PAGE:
Email: To Workbook or not to workbook

That is the question Debbie asked me:

Hi Julie,

I am new to Bravewriter.  I bought The Writer’s Jungle and am going to add the Arrow.  Your style is wonderful and fits so well with current research about children’s learning.  I am excited to start our program this fall.

I have a question about vocabulary that I couldn’t find a direct answer to.  Do you believe in a stand alone program or just learning in context?  Thanks so much for your time.


My reply:

Vocabulary is best built by reading a lot. Consider not just fiction, but quality non-fiction, myths, poetry, Shakespeare, magazine articles, television (yes, even TV builds vocabulary), movies, plays and more. A rich language environment does the best job of expanding one’s vocab. Some kids still work through vocab books for the SAT etc., but honestly, there is no substitute for a rich language experience which comes mostly through reading, acting and viewing performances.

Debbie responds:

Thank you for your reply.  I thought that was what was indicated in your book but it’s hard to resist the sales line of programs like “Wordly Wise” (my child will be an ignoramus without their sequential program).

And I can’t resist saying just a little bit more:

One quick thought…

When I’ve been in doubt about something and it is inexpensive, I buy it and try it. There are kids for whom working in workbooks is deeply satisfying. I have one out of four (still at home) like that. When she embarks on a workbook program, though, I am very relaxed about it. We do it as it suits her. Sometimes we even skip around in the book or past what she doesn’t feel like doing. But mostly, she enjoys plodding through the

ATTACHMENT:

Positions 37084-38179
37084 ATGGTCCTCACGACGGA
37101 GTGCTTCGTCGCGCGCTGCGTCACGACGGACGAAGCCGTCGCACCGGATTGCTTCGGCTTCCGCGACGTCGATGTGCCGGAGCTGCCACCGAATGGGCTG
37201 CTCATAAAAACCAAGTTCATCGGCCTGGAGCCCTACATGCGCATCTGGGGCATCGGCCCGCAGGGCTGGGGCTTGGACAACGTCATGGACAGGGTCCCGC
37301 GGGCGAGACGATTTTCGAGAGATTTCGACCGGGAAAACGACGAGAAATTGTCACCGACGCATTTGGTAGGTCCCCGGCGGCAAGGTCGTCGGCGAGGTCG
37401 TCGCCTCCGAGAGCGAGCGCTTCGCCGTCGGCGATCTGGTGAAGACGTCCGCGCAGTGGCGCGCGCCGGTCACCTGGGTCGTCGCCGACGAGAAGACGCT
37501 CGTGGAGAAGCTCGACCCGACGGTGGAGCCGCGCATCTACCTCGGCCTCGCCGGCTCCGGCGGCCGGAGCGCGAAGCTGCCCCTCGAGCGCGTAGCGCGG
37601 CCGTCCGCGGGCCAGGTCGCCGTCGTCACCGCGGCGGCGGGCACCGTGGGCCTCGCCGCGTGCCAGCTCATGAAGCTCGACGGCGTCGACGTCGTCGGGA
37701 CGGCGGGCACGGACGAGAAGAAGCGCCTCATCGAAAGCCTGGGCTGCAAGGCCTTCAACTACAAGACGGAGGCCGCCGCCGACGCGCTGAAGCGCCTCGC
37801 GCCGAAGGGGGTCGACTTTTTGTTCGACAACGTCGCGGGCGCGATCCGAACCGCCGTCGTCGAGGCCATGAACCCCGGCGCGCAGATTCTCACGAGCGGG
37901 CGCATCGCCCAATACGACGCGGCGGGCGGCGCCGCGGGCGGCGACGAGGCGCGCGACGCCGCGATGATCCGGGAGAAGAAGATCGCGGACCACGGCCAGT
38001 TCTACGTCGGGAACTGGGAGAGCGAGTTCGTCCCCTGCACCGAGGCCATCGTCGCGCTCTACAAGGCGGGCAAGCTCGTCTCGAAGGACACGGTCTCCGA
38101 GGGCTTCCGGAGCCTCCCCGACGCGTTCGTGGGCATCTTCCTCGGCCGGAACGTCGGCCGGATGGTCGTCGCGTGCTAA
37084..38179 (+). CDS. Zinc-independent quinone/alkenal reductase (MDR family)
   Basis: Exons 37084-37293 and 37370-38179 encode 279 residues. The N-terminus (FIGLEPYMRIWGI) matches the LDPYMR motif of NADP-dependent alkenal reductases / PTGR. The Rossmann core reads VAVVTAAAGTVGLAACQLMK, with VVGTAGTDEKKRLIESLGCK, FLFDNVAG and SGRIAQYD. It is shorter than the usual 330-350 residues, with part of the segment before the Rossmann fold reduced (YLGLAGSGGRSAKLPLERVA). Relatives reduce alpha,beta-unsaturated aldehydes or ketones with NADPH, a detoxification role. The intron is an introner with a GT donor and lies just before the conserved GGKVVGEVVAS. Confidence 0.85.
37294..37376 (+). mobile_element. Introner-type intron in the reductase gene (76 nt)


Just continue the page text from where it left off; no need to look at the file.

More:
pages and checking them off.

Worldly Wise was tedious to one of my kids (so we dropped it and his vocab is ridiculously off the charts without it – college age now) and was enjoyable for one year for another child. Yet both of these are huge readers, acted in Shakespeare for six years and enjoy poetry and language for its own sake. So I don’t know that it helped (or hurt) their development. I try to pay attention to what they like and focus on how they feel most happy about learning.

If you have a workbook kid, then Wordly Wise might be just the thing. The principle, though, stands. Vocab development occurs through rich language environments. 🙂

Hope that helps a few more of you with similar questions. 🙂

One Response to “Email: To Workbook or not to workbook”

  1. After glazing my children’s eyes over with various attempts at finding a vocabulary workbook, we found greater success with the rich language books. I had the kids keep index cards as bookmarks, and write down any word they came across that they did not know. We would then look those words up later, and the children would use them orally in sentences or synonym/antonym games. Both score off the charts in vocab sections.

    Once we hit middle school, we use various sources to one Latin or Greek root word a week (keeping it on our fridge). This too, is followed by lots of oral word games. This has helped my son immensely when he started Latin and in SAT prep!